posted by jamaro at 10:47 PM on February 28, 2008

Wow, you all astound me, I had no idea you could resort to something as drastic as a dishwasher. My analog-to-digital engineer dad taught me to clean everything with cloths/Qtips dipped in isopropyl alcohol, which has always served me well. It evaporates quickly, preventing corrosion damage.

But I may be a little too fey, or behind the times, or something.
posted by Miko at 10:48 PM on February 28, 2008

A new keyboard costs $20. Why bother trying to fix the old one?
posted by Class Goat at 11:49 PM on February 28, 2008

But I may be a little too fey, or behind the times, or something.

Well, unless you've got mad-Q-tipping-skillz, you're not getting any of the dirt and grime in between the keys. I realize that wasn't in the OP's request, but I know I wouldn't bother going through all the trouble of cleaning a keyboard if it wasn't going to be perfect when I finished with it.

The only "automatic" way I've ever used (and I use the term loosely) is to open the keyboard, remove the keys, dump them all in a big bucket of water, throw in some Mr. Clean, agitate, agitate some more, rinse, dry off, and put keys back on. It's a pain in the ass. I wouldn't recommend a dish washer, only because the water you're using isn't pure and will be filled with sediments that can cause problems after drying. (Can--not necessarily will).

If you think your time is worth more to you than $7/hr., just get a new keyboard. They're cheap as fuck. $6.99 for a brand-spankin' new keyboard. Buy ten of them and, with shipping, you're looking at $8.00/keyboard.

Five or ten years of never having to worry about this shit might just be worth it.
posted by Civil_Disobedient at 11:50 PM on February 28, 2008

Used to pry off keys and clean in soapy water. Now, blank screen and Clorox Disenfecting Wipes, and a can of Air Duster. Over thinking a plate of beans.
posted by zengargoyle at 11:55 PM on February 28, 2008

Hey look, here's another for $4.99. Four dollars and ninety-nine-fucking cents.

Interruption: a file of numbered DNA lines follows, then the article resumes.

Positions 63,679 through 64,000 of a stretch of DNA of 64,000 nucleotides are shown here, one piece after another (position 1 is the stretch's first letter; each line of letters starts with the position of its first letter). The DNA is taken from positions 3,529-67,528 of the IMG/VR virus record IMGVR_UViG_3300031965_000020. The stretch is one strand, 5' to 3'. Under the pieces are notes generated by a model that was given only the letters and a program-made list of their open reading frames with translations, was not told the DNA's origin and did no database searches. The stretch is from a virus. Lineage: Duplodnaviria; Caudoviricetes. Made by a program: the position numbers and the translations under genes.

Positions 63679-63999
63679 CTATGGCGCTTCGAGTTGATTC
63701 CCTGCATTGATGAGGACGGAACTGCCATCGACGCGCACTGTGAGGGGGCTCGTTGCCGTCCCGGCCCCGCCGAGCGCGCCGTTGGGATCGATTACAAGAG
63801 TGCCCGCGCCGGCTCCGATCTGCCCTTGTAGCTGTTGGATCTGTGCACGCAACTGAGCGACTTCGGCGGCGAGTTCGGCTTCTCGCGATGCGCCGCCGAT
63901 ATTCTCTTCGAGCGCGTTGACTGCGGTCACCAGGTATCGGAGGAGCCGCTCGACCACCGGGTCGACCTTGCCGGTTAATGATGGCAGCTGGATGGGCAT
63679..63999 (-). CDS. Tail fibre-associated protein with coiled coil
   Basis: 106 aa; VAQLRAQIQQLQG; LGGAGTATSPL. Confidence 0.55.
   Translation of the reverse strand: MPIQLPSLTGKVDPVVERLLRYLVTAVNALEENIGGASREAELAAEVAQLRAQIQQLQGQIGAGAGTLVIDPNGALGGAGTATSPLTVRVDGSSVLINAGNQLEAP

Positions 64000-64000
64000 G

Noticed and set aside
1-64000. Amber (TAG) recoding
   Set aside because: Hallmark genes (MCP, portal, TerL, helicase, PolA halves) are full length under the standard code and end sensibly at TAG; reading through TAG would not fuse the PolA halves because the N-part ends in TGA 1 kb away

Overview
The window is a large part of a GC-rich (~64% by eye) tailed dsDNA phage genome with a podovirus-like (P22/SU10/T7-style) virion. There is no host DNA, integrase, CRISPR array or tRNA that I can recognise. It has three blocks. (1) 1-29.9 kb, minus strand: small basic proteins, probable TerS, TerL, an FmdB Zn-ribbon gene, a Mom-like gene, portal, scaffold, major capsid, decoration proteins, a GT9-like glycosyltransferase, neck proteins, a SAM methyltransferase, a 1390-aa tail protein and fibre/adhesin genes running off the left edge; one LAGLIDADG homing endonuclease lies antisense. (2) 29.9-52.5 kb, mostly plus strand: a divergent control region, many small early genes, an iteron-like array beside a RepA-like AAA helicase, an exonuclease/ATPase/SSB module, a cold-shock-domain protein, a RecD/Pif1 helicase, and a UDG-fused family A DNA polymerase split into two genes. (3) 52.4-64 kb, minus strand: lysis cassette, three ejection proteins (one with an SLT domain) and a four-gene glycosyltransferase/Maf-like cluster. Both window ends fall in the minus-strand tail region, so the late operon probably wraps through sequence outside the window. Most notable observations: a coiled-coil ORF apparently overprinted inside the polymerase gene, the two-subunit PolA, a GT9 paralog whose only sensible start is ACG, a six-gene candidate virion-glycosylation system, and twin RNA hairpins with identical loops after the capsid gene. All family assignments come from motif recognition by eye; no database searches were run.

Keep in mind, these are the decent keyboards. If you want a real el-cheapo, you can get one for $3.99. Less than four dollars. You can get ten of these and they'll still cost you less than the cheapest keyboard at your local big-box retailer.
posted by Civil_Disobedient at 11:57 PM on February 28, 2008

A new keyboard costs $20. Why bother trying to fix the old one?

Because this kind of disposable-everything lifestyle is what's raping our environment and using up our oil reserves needlessly.
posted by chrisamiller at 12:59 AM on February 29, 2008 [5 favorites]

He might like that keyboard. I can't imagine how you get it so dirty though, I've had mine for a couple years now and use it daily/at lans and it's still mostly clean.
posted by Submiqent at 1:10 AM on February 29, 2008

Prise off the keys, put them in a pillowcase, tie the pillowcase really tight. Put this in another pillowcase. Tie that too. Then wash the whole thing in the machine. No lost keys. No broken washing machine. Two clean pillowcases.
posted by essexjan at 1:19 AM on February 29, 2008

posted by Wet Spot at 5:46 AM on February 29, 2008

Generally submerging electronics in water isn't a problem as long as they aren't on

Yeah, just throw your whole computer in the dishwasher. I'm sure it'll be fine. NOT! This is a pretty insane statement to make. Water can cause all manner of problems with electronics that will lead to premature failure of the electronic components. That said, I can see where washing a whole keyboard might be the worst idea, but I can also see where it could cause damage as well.
posted by Doohickie at 5:50 AM on February 29, 2008

The dishwasher keyboard trick might work in the short term, but probably not in the long term. My opinion is that it's a hoax being perpetrated upon the public, but that's another story.

Get some generic glass cleaner, the kind with ammonia in it. Not the kind with butyl cellosolve in it (brand name Windex). Either use a qtip to clean the keys individually. Or my preferred method is to LIGHTLY mist it directly onto the keyboard. You are just moistening the keys, you don't want it on there so heavy that it would drip into the works of the keys. Let it sit for a moment, and wipe off. Repeat as necessary. The ammonia is an excellent degreaser, and keyboard funk is almost all skin oils.
posted by gjc at 6:55 AM on February 29, 2008

Dump the caps in a bowl, add water and a denture cleaner tablet (or two or three). Let them soak for an hour or two (longer if they're really grubby), then rinse all that grunge away.
posted by SuperSquirrel at 7:16 PM on February 29, 2008